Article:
Editor's note: Since Conservation International began collaborating with Woodland Park Zoo’s Tree Kangaroo Conservation Program, our partnership has led to major conservation victories in Papua New Guinea. Today’s guest blog from Dr. Lisa Dabek, the director of the Tree Kangaroo Conservation Program, spotlights the program’s latest project: sustainably grown coffee that protects species habitat while providing income for rural communities.
Coffee-crazed Seattleites are about to taste something new: the first-ever coffee made available in the U.S. from a remote part of Papua New Guinea — the Yopno Uruwa Som region of the Huon Peninsula.
The region is home to the endangered Matschie’s tree kangaroo (Dendrolagus matschiei), the little-known animal that inspired this whole effort. Native to the Huon Peninsula, the tree kangaroo is one of Earth’s more unique creatures with a bear-like head, bushy tail and marsupial’s pouch.
So how did we get from ‘roo to brew? To protect an endangered species like the tree kangaroo, you first need to protect its habitat.
After several years of collaboration between Woodland Park Zoo’s Tree Kangaroo Conservation Program and CI, in 2009 Papua New Guinea villagers in the remote Huon Peninsula formally agreed to protect 73,000 hectares (180,000 acres) of their land, establishing the nation’s first conservation area.
This month, the zoo has completed a $1 million fundraising effort, which will be matched in full by a generous grant from CI’s Global Conservation Fund, creating a $2 million YUS Conservation Endowment to ensure sustainable funding to manage the protected area in the future.
But to make sure that land stays protected not just in name but in action, we had to make it possible for these villagers to find an ecofriendly, alternative income source that would give them the money they need while protecting their land from destructive activities like logging and mining.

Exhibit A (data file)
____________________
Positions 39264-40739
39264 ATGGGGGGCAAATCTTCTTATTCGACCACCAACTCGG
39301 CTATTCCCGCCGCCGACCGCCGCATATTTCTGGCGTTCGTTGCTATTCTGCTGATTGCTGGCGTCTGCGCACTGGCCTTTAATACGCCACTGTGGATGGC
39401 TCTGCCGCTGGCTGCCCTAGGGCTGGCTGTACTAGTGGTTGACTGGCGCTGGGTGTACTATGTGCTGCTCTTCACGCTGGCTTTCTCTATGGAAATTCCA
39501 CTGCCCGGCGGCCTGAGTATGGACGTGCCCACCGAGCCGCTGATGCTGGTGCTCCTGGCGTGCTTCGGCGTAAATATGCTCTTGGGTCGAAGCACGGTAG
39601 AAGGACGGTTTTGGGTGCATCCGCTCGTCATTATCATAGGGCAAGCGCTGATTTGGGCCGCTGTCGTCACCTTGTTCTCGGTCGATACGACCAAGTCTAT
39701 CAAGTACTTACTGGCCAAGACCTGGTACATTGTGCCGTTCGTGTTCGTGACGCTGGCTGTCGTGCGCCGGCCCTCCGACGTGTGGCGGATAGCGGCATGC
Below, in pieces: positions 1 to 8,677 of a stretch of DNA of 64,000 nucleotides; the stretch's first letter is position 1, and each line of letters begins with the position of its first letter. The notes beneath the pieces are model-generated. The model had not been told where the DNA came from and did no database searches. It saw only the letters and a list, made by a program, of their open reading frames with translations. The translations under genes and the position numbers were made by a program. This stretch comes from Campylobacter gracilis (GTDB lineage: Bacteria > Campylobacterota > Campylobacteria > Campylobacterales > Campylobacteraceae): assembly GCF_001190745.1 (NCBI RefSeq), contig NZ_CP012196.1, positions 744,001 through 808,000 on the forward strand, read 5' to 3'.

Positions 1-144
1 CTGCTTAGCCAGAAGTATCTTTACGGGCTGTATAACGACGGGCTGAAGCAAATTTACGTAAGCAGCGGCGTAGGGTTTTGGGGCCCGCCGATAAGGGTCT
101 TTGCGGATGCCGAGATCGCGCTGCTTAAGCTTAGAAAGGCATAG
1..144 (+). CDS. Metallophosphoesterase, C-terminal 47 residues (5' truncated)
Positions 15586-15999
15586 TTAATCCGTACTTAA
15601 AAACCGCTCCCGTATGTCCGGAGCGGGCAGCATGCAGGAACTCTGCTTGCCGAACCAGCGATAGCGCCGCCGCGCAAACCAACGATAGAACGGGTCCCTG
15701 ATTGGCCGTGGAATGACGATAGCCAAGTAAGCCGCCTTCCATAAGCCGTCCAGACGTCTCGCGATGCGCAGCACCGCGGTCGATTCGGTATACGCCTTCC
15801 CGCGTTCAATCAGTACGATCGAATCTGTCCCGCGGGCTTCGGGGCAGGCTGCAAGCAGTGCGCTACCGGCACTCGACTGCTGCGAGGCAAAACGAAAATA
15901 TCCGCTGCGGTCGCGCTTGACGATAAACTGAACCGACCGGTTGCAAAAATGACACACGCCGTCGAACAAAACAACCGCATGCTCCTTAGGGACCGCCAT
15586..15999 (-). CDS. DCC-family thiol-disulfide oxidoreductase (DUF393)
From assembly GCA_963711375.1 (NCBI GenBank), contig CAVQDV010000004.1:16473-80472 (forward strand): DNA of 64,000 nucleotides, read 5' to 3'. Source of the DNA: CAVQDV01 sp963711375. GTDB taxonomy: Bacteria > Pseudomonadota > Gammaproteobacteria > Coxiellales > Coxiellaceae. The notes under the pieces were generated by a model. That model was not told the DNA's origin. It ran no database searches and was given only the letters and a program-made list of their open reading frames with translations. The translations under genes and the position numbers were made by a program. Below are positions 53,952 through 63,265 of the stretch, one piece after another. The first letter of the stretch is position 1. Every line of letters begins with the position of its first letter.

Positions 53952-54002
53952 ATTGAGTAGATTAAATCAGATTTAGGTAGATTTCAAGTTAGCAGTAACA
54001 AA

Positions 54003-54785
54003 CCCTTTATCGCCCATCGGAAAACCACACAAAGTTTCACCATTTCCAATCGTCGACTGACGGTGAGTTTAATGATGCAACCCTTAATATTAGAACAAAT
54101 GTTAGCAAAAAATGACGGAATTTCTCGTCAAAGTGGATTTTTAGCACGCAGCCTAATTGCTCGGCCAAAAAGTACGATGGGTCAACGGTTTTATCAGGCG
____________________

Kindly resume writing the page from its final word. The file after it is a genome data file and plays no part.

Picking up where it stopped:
In comes the coffee.
The villagers in this area have long farmed coffee, but their nearly impossible-to-reach location made it unlikely that their product would ever reliably be made available to any market. The Huon Peninsula is characterized by some of the most extreme, rugged landscape in the world; the villages of the YUS Conservation Area are remote and accessible only by small plane service. In the past, the high cost of small plane travel and freight has made the profit margin for YUS coffee growers prohibitive.
Seattle’s Caffe Vita helped us cross that hurdle by using their coffee importing and marketing expertise to bring the beans here and roast them at their facilities, marking the first-ever coffee from the YUS region made commercially available in the U.S. — purchased directly from the growers at a fair price.
Now you can get your hands on limited edition, 12-ounce bags of “Papua New Guinea Yopno Uruwa Som” Farm Direct coffee — grown in the shade and without the use of pesticides — available now in the Seattle area and online. Made up of the best in beans from 54 Papua New Guinea farmers, the coffee is mellow and honey-like, with flavors of toasted hazelnut, orange zest and guava, finishing with cocoa and sugarcane.
When you drink this coffee, you are not only helping conservation, but you’re also directly improving the lives of these farmers and their families, who for the first time are earning a fair price for coffee — money they need to put their children through school and provide for their family’s healthcare.
Try a cup — and if you like it, tell a friend. The more beans we can spread around, the bigger a difference we can make for the people and wildlife of Papua New Guinea. Thanks for your support!
Dr. Lisa Dabek is the director of the Tree Kangaroo Conservation Program and a senior conservation scientist at Seattle’s Woodland Park Zoo.